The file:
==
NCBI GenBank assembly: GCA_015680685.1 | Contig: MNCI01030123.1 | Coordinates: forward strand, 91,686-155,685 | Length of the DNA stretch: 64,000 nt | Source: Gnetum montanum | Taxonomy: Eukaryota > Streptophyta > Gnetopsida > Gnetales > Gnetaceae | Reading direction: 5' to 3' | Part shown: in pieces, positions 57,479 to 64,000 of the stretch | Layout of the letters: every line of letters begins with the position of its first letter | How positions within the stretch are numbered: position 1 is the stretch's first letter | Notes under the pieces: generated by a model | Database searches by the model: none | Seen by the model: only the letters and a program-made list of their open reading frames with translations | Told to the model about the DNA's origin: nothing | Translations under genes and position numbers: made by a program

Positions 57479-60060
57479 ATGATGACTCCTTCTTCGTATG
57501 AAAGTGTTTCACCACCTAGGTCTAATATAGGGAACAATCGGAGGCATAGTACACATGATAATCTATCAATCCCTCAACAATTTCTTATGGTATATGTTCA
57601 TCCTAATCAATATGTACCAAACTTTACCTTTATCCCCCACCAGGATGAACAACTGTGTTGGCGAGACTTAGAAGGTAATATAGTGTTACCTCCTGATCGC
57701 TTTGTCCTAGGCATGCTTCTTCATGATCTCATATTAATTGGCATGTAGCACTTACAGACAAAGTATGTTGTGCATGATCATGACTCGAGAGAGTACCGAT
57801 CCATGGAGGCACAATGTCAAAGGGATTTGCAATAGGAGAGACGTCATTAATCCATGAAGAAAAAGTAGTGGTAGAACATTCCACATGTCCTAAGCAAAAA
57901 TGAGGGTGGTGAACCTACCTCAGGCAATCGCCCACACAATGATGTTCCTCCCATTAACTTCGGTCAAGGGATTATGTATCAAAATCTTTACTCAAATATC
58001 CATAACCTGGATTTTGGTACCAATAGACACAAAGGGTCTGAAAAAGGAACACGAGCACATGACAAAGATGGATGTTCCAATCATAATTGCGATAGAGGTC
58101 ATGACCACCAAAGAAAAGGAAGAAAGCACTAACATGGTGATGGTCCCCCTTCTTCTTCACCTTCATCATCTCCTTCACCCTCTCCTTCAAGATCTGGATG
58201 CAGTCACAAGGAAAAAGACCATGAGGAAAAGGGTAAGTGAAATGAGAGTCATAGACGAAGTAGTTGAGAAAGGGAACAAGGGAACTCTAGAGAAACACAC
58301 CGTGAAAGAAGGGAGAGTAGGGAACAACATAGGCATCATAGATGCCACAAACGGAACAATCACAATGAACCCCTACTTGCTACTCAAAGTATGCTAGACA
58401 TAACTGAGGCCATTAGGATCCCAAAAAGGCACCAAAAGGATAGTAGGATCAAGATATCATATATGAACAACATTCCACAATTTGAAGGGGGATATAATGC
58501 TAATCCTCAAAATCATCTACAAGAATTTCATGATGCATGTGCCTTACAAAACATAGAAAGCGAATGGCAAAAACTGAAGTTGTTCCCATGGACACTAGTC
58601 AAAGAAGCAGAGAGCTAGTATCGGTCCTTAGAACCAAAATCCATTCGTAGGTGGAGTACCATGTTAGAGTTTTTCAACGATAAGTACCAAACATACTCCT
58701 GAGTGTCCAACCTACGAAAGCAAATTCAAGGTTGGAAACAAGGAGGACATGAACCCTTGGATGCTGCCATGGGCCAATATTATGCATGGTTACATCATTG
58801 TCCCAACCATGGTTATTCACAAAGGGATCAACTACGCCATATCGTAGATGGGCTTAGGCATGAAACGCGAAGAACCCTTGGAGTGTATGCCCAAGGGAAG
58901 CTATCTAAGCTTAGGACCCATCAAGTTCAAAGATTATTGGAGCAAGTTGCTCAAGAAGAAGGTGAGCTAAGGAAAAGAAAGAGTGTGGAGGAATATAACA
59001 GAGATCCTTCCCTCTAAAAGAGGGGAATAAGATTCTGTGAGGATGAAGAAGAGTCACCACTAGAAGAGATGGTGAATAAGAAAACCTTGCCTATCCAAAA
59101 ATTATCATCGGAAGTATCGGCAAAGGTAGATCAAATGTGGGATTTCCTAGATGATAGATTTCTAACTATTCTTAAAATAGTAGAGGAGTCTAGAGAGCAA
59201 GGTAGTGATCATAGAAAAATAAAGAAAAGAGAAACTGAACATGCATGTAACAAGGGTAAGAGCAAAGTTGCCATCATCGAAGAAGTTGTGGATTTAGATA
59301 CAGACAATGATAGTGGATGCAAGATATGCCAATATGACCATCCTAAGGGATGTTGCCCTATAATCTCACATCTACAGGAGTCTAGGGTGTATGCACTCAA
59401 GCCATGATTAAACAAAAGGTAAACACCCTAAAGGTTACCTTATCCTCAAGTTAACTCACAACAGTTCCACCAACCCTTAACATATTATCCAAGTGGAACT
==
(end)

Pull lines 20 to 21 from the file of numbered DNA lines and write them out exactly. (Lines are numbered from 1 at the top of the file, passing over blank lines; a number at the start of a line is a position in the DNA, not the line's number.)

59101 ATTATCATCGGAAGTATCGGCAAAGGTAGATCAAATGTGGGATTTCCTAGATGATAGATTTCTAACTATTCTTAAAATAGTAGAGGAGTCTAGAGAGCAA
59201 GGTAGTGATCATAGAAAAATAAAGAAAAGAGAAACTGAACATGCATGTAACAAGGGTAAGAGCAAAGTTGCCATCATCGAAGAAGTTGTGGATTTAGATA